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Welcome Shaun Meehan of Planet Labs!
- Shaun has two large industrial robots named FRED and Lefty.
- He used the Whistled from Limpkin to create the WhistleBot. Future planes are to calculate location based upon a snap or dog clicker.
- FRED was won in an online auction and transported from Connecticut to Coloardo. It was listed in the wrong category so it was cheaper than normal, ($700 vs $10K) but the freight calculations were not included (almost $2K).
- Lefty was formerly owned by the FIRST Robotics team teacher at Shaun’s HS. It was also locked up, which led Shaun to learn lockpicking. When the EPROM burned out, Lefty was given to Shaun.
- The robots are still in Colorado but will hopefully be transported to CA soon. Shaun thinks somewhere in industrial space in Oakland. Chris was trying to remember the name of Bluesprout, a new incubator/co-working/living space.
- Both robots are IRB2000 models from ABB. Shaun also has a 2 axis piece in SF currently.
- The power was a large problem when getting started. It came in on 100A at 220V, single phase service. Shaun converted this into 220V 3 phase. Then this was stepped up with a 3 phase transformer bought from some hillbillies.
- The voltages between 48V and 1KV is terrifying to Shaun because the equipment doesn’t seem well suited to the task of handling stuff that can kill you. Above 1kV, all the equipment looks like the stuff Photonic Induction uses.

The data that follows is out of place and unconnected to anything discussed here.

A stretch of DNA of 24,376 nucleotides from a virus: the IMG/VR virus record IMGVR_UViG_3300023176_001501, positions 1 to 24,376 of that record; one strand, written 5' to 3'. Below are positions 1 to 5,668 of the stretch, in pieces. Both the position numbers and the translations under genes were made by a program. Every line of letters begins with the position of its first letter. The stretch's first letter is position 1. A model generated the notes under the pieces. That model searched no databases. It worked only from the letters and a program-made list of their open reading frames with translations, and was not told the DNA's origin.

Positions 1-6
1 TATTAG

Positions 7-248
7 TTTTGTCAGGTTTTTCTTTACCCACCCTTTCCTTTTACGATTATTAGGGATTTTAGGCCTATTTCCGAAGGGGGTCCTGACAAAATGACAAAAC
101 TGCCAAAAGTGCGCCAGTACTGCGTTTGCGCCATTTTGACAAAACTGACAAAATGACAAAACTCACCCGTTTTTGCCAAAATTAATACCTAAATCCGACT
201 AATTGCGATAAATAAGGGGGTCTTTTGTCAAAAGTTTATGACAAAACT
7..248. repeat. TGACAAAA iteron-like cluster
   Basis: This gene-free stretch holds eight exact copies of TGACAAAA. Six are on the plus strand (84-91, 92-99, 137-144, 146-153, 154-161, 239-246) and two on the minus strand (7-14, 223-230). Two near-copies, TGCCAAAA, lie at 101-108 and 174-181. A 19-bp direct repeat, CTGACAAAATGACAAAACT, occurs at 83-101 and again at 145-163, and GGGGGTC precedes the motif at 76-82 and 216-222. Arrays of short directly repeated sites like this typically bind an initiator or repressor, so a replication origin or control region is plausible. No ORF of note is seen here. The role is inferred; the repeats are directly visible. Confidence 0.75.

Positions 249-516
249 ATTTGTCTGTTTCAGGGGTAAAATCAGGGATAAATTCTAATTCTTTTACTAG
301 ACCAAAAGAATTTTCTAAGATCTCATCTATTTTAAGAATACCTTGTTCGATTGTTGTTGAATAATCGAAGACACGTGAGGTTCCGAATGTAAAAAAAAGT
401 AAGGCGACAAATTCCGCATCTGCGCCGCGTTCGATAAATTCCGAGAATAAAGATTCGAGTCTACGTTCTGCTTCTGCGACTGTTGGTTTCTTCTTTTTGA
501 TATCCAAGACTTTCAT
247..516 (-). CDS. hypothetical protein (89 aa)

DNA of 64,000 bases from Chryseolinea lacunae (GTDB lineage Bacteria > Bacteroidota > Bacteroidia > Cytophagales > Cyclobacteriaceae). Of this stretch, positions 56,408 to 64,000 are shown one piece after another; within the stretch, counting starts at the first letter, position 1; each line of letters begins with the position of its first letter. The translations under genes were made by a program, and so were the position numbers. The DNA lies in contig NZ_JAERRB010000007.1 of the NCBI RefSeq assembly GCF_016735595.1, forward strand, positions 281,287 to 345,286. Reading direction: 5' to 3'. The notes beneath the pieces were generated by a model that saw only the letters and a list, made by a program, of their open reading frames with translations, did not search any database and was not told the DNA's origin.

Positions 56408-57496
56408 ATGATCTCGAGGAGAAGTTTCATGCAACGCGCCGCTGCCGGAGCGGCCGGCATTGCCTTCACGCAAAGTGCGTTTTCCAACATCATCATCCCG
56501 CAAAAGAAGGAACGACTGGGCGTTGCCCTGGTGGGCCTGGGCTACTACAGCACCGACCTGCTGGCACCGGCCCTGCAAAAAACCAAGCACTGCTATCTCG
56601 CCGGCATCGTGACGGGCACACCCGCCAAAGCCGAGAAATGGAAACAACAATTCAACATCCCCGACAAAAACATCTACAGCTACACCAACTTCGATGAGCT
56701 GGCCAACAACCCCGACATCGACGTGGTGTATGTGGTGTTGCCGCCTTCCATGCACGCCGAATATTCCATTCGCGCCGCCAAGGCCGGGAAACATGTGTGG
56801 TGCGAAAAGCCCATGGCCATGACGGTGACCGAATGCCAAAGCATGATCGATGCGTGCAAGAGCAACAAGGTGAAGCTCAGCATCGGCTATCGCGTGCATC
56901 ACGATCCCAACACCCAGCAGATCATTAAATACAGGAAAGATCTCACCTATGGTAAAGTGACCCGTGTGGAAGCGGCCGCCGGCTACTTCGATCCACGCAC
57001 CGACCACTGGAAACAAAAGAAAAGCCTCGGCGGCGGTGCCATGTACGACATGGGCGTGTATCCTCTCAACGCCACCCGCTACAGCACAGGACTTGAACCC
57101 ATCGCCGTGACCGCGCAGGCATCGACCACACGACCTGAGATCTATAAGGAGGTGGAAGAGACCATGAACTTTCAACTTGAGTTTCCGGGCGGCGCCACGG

- Shaun grew up in Fort Collins (north), near Colorado State University. His neighbors were professors there.
- He built his own kitchen timer rocket launcher and also cooked up the rocket fuel in the kitchen.
- Then he moved to Melbourne for 6 months.
- In high school he worked at the lasers workshop at CSU. He was making optics mounts, vacuum chambers and more on the CNC mill.
- This lab was developing and commercializing high power XUV lasers. These operate around 100 Hz and at a wavelength of 46.9 nm (or less).
- Another neighbor traded Shaun yardwork for a superconductor. He went down to AirGas to get liquid nitrogen (apparently anyone can).
- After the lab, Shaun applied to be general assistant at South Pole. A friend gave hints on how to get into the program such as working at Tractor Supply Company (TSC) on heavy equipment and doing a deep snow survival course.
- He got into the program to be an assistant and flew down to the McMurdo Station on the coast. On the first trip out to the South Pole the plane had a “rough” trip.